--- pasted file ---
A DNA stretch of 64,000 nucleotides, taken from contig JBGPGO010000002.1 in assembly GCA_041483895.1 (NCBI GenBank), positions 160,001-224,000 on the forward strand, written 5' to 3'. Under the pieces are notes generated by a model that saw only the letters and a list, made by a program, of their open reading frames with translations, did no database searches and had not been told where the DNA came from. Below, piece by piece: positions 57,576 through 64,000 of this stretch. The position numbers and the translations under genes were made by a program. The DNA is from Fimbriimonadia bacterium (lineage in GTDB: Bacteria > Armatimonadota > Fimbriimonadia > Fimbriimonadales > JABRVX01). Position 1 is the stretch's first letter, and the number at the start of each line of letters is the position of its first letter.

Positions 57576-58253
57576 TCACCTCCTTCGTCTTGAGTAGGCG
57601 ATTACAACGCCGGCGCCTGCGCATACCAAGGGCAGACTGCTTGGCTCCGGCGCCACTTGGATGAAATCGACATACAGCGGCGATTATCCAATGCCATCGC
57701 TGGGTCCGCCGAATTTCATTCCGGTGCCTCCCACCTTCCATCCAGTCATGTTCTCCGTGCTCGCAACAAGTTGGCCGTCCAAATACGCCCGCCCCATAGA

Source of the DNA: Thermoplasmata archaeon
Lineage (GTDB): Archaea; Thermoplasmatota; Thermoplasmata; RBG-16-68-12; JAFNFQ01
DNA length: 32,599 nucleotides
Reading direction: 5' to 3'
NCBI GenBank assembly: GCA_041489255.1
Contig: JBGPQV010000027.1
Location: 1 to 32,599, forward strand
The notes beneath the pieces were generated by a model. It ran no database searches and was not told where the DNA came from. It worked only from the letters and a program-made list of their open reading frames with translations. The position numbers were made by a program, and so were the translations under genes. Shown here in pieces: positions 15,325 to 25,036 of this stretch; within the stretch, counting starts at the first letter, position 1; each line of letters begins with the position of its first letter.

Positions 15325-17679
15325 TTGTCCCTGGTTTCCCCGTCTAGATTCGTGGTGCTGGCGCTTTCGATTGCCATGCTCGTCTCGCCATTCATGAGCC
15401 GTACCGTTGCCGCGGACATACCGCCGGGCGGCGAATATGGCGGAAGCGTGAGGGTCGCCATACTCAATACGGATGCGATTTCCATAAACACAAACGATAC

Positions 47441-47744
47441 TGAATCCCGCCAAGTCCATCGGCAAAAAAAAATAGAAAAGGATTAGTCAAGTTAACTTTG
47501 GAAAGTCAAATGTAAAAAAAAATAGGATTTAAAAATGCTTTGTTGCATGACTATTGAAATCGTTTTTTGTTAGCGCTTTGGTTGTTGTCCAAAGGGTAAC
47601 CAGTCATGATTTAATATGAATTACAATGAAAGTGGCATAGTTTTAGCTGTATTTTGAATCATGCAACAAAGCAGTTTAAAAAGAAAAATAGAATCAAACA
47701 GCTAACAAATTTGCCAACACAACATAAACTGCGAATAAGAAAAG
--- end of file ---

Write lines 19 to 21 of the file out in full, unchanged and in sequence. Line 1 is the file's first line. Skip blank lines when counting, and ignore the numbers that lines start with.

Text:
47501 GAAAGTCAAATGTAAAAAAAAATAGGATTTAAAAATGCTTTGTTGCATGACTATTGAAATCGTTTTTTGTTAGCGCTTTGGTTGTTGTCCAAAGGGTAAC
47601 CAGTCATGATTTAATATGAATTACAATGAAAGTGGCATAGTTTTAGCTGTATTTTGAATCATGCAACAAAGCAGTTTAAAAAGAAAAATAGAATCAAACA
47701 GCTAACAAATTTGCCAACACAACATAAACTGCGAATAAGAAAAG